Favorite Entrepreneur/Business Owner
Duc Tran
www.vietwah.com

Duc Tran, owner of Viet Wah and Tea Palace Restaurant and Lounge, stands in front of his Renton store.
Duc Tran, owner of Viet Wah and Tea Palace Restaurant and Lounge, stands in front of his Renton store.

Before providing the latest fare in Asian ingredients and groceries, the owner of the Viet Wah grocery chain, Duc Tran, first served as a translator for a refugee program in Seattle following the Vietnam War and helped refugees transfer from one part of the country to another. He also established the Indochina Chinese Refugee Association (ICRA) to meet some of their needs. Noticing immigrants had a need for cultural food, Tran opened a catering business offering ingredients that reminded the refugees of home — a business that later evolved into the Viet Wah grocery chain. Duc Tran later opened Tea Palace Restaurant and Lounge in Renton in 2008. Few people know this successful businessman and entrepreneur also gives back generously to the community, a duty he remains humble about.

 

Favorite “Mom and Pop” Business
Mutual Fish Company
2335 Rainier Ave., S., Seattle, WA 98144
(206) 322-4368 | www.mutualfish.com

Mutual Fish patriarch, Dick Yoshimura. Photo Credit: Ed Tan.
Mutual Fish patriarch, Dick Yoshimura. Photo Credit: Ed Tan.

This is a second year win for the Mutual Fish Company, a retail and wholesale seafood market owned and managed by three generations of the Yoshimura family for nearly 65 years – since 1947. The business was kept a small operation, allowing the family to cultivate life-long relationships with customers and provide quality seafood. Customers visit the long-time Rainier Avenue location to order hefty portions of fresh shrimp, live Dungeness crab, and sushi-grade tuna. Knowledgeable employees greet familiar and new customers alike with their friendly know-how.

Event You Look Forward To Attending Each Year
Tet in Seattle’s Lunar
New Year celebration
www.tetinseattle.org

Tet in Seattle is an all-volunteer non-profit organization committed to producing a quality annual Vietnamese Lunar New Year festival at the Seattle Center. For 15 years, Tet in Seattle has coordinated the cultural festival, which draws over 15,000 visitors from all over the Puget Sound to promote and preserve Vietnamese culture through the arts, music, performances, and foods unique to Vietnam. Tet in Seattle employs 40 year-round, all-volunteer staff, as well as dozens of volunteers during the Tet event. In addition to winning the Seafair’s Community Spirit award, Tet in Seattle was recently selected by Mayor Mike McGinn and the Seattle Arts Commission for the prestigious 2011 Mayor’s Arts Award in recognizing the organization’s impact and contribution to the community. TIS aims to extend its leadership in building stronger community, further bridging the generation gap and promoting a stronger sense of cultural identity. The 2012 Lunar New Year or “Tet” festival will be held from Jan. 21-22, 2012.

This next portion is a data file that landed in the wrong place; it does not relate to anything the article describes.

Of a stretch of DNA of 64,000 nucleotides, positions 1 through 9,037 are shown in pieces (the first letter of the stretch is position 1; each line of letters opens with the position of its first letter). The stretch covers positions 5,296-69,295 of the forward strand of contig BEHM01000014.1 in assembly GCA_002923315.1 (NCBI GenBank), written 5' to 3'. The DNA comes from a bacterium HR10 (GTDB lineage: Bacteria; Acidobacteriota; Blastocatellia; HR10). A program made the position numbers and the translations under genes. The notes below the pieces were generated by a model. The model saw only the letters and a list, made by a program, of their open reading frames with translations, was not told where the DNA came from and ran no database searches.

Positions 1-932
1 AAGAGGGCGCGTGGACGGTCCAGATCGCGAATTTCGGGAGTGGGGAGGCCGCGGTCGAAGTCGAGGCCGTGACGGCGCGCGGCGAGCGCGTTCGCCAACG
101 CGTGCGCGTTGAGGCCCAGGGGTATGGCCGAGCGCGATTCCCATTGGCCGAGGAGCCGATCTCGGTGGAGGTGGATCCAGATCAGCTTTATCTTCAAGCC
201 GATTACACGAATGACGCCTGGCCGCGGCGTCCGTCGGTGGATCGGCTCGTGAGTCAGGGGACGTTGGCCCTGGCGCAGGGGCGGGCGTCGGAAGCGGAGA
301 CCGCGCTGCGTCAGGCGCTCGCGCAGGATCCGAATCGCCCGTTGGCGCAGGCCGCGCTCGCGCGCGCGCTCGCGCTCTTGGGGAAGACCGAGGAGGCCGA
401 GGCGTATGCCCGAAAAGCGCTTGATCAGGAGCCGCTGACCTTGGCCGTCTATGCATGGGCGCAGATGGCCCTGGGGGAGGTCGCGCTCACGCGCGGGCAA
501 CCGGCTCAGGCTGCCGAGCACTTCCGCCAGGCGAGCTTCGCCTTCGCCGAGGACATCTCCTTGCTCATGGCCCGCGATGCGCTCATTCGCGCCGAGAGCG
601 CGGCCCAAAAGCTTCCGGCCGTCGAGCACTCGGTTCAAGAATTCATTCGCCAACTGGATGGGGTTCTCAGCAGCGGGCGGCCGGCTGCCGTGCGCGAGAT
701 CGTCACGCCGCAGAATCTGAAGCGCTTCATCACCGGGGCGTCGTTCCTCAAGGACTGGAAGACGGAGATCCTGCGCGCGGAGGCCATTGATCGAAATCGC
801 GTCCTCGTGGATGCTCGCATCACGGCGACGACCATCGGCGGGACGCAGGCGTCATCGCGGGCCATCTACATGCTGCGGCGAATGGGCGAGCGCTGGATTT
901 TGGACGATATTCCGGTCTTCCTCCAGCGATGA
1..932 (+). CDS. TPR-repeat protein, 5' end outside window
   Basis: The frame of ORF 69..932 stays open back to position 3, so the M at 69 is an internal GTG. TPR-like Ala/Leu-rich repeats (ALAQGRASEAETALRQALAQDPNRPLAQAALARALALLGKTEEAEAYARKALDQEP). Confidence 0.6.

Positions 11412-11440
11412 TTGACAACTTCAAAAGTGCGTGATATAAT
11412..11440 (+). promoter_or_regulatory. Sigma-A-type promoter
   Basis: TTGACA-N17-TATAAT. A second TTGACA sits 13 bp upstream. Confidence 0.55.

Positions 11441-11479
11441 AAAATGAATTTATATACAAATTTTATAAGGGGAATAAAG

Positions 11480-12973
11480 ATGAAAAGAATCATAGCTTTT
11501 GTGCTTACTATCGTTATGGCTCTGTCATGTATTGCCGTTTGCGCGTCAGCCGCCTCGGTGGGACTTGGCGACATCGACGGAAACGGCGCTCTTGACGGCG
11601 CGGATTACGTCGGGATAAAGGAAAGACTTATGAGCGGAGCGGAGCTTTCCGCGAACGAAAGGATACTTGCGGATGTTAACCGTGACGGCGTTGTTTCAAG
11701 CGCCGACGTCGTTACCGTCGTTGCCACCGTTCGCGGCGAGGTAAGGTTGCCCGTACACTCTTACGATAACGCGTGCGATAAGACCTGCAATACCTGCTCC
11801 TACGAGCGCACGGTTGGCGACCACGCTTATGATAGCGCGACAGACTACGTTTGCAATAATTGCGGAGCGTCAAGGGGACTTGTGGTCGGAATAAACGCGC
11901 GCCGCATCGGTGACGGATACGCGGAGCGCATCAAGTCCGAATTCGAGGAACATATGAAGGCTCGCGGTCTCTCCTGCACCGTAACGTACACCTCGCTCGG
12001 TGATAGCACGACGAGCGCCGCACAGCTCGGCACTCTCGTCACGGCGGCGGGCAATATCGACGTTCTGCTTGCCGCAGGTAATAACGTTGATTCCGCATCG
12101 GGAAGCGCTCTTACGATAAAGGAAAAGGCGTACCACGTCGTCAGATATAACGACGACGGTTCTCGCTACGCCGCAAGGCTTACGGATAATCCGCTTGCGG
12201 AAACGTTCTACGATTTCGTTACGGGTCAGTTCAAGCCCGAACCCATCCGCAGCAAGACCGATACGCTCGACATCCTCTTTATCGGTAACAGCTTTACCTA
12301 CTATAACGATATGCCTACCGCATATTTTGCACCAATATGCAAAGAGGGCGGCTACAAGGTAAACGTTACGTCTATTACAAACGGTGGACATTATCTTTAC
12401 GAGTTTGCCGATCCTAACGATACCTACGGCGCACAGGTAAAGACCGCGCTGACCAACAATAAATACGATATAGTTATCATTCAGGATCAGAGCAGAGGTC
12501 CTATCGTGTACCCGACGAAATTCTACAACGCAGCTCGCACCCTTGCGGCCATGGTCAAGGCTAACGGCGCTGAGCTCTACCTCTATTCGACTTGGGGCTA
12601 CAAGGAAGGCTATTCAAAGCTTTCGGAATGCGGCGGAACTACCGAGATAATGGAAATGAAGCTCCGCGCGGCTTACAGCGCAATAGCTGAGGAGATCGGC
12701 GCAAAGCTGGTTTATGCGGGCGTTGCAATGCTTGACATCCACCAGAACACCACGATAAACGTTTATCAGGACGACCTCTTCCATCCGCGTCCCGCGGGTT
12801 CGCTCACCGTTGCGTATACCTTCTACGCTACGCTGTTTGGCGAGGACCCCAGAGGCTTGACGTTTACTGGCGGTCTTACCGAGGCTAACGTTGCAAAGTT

Miichael Woo speaks at a Got Green graduation. Photo credit: Puget Sound Sage.
Miichael Woo speaks at a Got Green graduation. Photo credit: Puget Sound Sage.

Defender of Green Causes
Michael Woo, Got Green
www.gotgreenseattle.wordpress.com

In 2008, Michael Woo founded Got Green, a grassroots group in the Seattle area that promotes the movement for an equitable, green economy as the best way to fight poverty and global warming at the same time. From releasing a widely praised report, “Women in the Green Economy: Voices from Southeast Seattle,” to winning federal stimulus dollars to train low-income workers of color in energy efficiency and home weatherization; organizing for more access to healthy food, to empowering tenants of color to fight for equal access to green and healthy homes, Got Green under Woo’s leadership has quickly established itself as an authentic voice from communities of color that fight for equity and opportunity in the new green economy.

Favorite Neighborhood Bookstore
Elliot Bay Book Company
1521 10th Ave., Seattle, WA 98122
(206) 624-6600 | www.elliottbaybook.com

Known as “Seattle’s legendary independent bookstore,” this city landmark moved from its well-known location in Pioneer Square to bustling Capital Hill in 2010.
The bookstore is appreciated for its support of local and ethnic writers and is home to over 150,000 titles and schedules hundreds of anticipated author readings throughout the year.

Favorite Philanthropist
Jerry Lee
www.mulvannyg2.com